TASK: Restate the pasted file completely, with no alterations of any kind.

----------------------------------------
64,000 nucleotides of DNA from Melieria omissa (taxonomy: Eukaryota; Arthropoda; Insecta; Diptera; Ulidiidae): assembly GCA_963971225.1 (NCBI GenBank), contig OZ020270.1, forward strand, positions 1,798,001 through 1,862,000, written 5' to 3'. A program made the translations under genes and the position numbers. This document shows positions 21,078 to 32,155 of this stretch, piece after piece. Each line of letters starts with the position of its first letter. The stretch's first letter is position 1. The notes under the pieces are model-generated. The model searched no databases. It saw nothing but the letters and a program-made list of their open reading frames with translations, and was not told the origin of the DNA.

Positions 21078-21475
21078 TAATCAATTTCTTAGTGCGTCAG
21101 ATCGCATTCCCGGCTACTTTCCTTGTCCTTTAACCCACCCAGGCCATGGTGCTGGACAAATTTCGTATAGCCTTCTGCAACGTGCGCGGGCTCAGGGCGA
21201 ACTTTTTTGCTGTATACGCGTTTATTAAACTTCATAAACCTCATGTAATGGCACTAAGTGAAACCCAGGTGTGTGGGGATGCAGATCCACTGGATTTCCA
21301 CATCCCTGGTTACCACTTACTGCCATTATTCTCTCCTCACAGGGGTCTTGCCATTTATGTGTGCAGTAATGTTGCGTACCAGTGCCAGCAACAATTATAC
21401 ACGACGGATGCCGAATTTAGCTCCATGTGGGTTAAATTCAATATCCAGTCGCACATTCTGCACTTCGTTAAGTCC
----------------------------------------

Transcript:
64,000 nucleotides of DNA from Melieria omissa (taxonomy: Eukaryota; Arthropoda; Insecta; Diptera; Ulidiidae): assembly GCA_963971225.1 (NCBI GenBank), contig OZ020270.1, forward strand, positions 1,798,001 through 1,862,000, written 5' to 3'. A program made the translations under genes and the position numbers. This document shows positions 21,078 to 32,155 of this stretch, piece after piece. Each line of letters starts with the position of its first letter. The stretch's first letter is position 1. The notes under the pieces are model-generated. The model searched no databases. It saw nothing but the letters and a program-made list of their open reading frames with translations, and was not told the origin of the DNA.

Positions 21078-21475
21078 TAATCAATTTCTTAGTGCGTCAG
21101 ATCGCATTCCCGGCTACTTTCCTTGTCCTTTAACCCACCCAGGCCATGGTGCTGGACAAATTTCGTATAGCCTTCTGCAACGTGCGCGGGCTCAGGGCGA
21201 ACTTTTTTGCTGTATACGCGTTTATTAAACTTCATAAACCTCATGTAATGGCACTAAGTGAAACCCAGGTGTGTGGGGATGCAGATCCACTGGATTTCCA
21301 CATCCCTGGTTACCACTTACTGCCATTATTCTCTCCTCACAGGGGTCTTGCCATTTATGTGTGCAGTAATGTTGCGTACCAGTGCCAGCAACAATTATAC
21401 ACGACGGATGCCGAATTTAGCTCCATGTGGGTTAAATTCAATATCCAGTCGCACATTCTGCACTTCGTTAAGTCC